Outbound Marketing focuses on the lower funnel prerogatives of desire (D) and action (A). Rather than building a brand that demonstrates quality and knowledge, you would instead focus on optimizing the transaction event, driving traffic, and optimizing conversion rates. Your messaging should typically reflect this with time sensitive offers and prices discounts. For the outbound marketer, there is little value in establishing expertise or commitment to quality, since the product is often a known commodity. The goals of outbound marketing thus are to get in front of as many customers as possible and to convert those customers before they leave their website.

The online channels that work best for online marketing are the ones that serve these low funnel prerogatives most efficiently. Paid search (PPC) for example is excellent at pairing specific advertisers with customers searching for something very specific; a signal they may be nearing the bottom of the funnel. Product feeds and affiliate marketing programs, meanwhile, are two vehicles that enable the outbound marketer to get their products into popular product comparison directories, where customers can easily compare product features, and provider prices and shipping.

E-mail marketing can also be useful as a follow-up mechanism, as it is with inbound marketing, though the goal is different and its use less critical. Rather than nurturing a lead by helping them through a long and complex discovery process, the outbound market merely re-markets existing customers with special offers in order to hopefully win additional business.

The bottom line? It is important recognize the purpose of each of the online marketing channels, how it is consumed by the public, and how each one may be vary in efficacy for the message you are trying to communicate. For a channel to be effective, you must pair it with appropriate messaging, and for that message to be well received, it must reflect the appropriate stage in the conversion funnel your customer is currently in.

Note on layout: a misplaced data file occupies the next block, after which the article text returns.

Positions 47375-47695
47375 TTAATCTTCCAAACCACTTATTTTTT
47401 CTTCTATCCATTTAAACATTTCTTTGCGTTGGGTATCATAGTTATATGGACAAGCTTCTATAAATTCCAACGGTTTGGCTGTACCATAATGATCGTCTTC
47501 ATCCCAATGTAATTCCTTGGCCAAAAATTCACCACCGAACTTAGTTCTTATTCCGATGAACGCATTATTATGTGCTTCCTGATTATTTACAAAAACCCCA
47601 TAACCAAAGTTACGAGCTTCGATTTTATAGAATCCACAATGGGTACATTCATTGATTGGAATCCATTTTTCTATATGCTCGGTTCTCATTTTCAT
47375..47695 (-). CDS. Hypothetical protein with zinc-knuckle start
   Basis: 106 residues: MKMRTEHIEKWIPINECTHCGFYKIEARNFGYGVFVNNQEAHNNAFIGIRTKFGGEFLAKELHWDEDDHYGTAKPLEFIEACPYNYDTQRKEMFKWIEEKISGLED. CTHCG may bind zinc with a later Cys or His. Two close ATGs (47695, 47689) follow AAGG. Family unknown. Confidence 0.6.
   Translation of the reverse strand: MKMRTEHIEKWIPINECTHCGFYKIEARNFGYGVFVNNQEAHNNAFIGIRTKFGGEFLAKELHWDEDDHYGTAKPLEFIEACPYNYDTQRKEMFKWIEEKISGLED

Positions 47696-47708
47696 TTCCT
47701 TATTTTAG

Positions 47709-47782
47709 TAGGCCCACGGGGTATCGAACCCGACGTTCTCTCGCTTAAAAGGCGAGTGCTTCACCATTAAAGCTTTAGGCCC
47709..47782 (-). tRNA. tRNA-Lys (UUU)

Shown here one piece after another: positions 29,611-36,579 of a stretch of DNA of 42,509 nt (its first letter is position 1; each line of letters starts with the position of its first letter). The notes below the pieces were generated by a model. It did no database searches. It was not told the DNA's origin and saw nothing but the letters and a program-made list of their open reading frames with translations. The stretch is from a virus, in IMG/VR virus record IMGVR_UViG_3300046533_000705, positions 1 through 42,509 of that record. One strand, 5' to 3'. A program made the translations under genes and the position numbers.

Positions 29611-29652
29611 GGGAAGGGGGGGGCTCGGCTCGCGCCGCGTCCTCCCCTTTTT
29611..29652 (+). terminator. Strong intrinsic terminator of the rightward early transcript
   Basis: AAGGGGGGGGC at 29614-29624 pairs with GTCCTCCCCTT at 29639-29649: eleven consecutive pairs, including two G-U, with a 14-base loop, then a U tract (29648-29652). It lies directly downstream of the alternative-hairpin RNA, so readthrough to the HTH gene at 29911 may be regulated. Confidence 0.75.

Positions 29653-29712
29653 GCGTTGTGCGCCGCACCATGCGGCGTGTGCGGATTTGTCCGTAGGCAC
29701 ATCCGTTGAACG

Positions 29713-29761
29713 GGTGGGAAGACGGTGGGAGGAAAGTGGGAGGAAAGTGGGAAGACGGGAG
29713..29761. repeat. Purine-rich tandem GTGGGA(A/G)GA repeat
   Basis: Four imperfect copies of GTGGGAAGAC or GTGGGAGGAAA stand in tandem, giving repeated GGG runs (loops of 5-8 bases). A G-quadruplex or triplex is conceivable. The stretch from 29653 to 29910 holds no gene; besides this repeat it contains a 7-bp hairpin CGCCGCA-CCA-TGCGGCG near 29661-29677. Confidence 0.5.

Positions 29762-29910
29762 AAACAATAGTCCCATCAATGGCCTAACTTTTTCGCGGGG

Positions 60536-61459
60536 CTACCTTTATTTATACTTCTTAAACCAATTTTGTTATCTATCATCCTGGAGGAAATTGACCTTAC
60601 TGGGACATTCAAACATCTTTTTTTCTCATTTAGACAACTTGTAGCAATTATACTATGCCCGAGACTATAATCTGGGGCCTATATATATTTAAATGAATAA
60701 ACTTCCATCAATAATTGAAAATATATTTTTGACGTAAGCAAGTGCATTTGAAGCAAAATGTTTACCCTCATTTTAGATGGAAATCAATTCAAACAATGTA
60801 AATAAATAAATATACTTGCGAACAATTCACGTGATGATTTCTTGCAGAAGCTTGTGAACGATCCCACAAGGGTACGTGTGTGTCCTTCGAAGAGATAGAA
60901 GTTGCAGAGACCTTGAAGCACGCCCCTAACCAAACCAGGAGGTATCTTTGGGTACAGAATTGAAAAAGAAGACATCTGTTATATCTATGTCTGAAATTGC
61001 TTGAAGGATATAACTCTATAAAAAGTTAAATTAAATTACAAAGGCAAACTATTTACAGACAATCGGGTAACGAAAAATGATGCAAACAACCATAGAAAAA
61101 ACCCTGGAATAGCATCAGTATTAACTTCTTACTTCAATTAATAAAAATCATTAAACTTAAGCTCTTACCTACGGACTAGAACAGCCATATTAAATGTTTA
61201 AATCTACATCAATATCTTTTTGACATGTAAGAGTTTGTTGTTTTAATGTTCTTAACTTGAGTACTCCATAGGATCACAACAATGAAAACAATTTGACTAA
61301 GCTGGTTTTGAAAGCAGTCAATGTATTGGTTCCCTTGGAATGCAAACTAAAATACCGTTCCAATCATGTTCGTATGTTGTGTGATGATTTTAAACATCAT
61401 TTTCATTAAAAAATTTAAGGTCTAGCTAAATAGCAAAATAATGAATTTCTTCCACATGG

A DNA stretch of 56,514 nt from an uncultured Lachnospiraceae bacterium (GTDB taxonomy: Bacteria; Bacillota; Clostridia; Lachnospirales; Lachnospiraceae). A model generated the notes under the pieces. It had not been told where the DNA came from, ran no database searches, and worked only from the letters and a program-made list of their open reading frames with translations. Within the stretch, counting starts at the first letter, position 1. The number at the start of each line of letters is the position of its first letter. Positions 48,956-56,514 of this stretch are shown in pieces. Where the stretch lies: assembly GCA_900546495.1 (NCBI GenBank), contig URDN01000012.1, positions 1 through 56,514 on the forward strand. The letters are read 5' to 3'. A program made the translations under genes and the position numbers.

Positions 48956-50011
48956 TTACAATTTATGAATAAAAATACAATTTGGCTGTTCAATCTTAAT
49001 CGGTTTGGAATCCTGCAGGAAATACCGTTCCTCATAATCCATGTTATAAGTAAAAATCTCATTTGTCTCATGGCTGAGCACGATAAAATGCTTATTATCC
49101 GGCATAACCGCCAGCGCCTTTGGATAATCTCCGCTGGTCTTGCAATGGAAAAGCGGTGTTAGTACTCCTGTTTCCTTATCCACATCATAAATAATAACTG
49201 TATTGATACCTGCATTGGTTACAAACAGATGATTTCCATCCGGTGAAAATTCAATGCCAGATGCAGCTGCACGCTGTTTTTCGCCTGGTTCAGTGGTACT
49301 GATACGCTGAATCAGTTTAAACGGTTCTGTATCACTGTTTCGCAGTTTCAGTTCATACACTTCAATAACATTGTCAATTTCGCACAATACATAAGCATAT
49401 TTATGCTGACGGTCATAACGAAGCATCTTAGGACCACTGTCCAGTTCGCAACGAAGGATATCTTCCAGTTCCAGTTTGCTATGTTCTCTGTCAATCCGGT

To demonstrate this mismatch, consider what would happen if you try to intercept someone low in the funnel who is researching graduate schools by offering them a 20 percent discount if they enroll today. Or conversely, what will happen if you are an e-commerce website that sells batteries and you spend the majority of your budget writing content that positions you as a battery expert or worse, you begin flooding Twitter and LinkedIn with battery discount codes. Chances are good that St. Elmo Lewis would not approve.

Ideas for Effective Analytics Strategy

Many websites have Google Analytics setup, but the majority are not making the most use of these resources. Often, analytics is an afterthought or is dismissed as merely a way of tracking the number of visitors on a given day. But there is so much more actionable data to be had with a little time and forethought.

In this post, I am going to talk a bit about analytics strategy and then provide examples of actionable data that can be tracked and how it might be useful.

 

Strategy

At a very high level, start by considering the goals of your site and how those map to your analytics tracking. Most eCommerce and Software as a Service (SaaS) businesses, for example, want to generate a purchase transaction. Services businesses such as consultancies may be looking to generate higher funnel leads that will eventually lead to contract for service offline, at a later time. Still others, such as news content sites, might define a goal as keeping a user on the site for a minimum amount of time or having them return a specified number of times within a month. Whatever your goals are, it is imperative to define those clearly – ideally before you even create your website, but certainly before setting up an analytics campaign.

Each of the above goals is possible to track using custom events, goals, events, and funnel tracking in Google Analytics. There’s even a way to setup custom widgets on the dashboard and have reports and alerts emailed to you on a schedule as well, making it easier than ever to access highly meaningful performance metrics. There really is no excuse to still be using a tool as powerful as Google Analytics to merely track your page views day-to-day.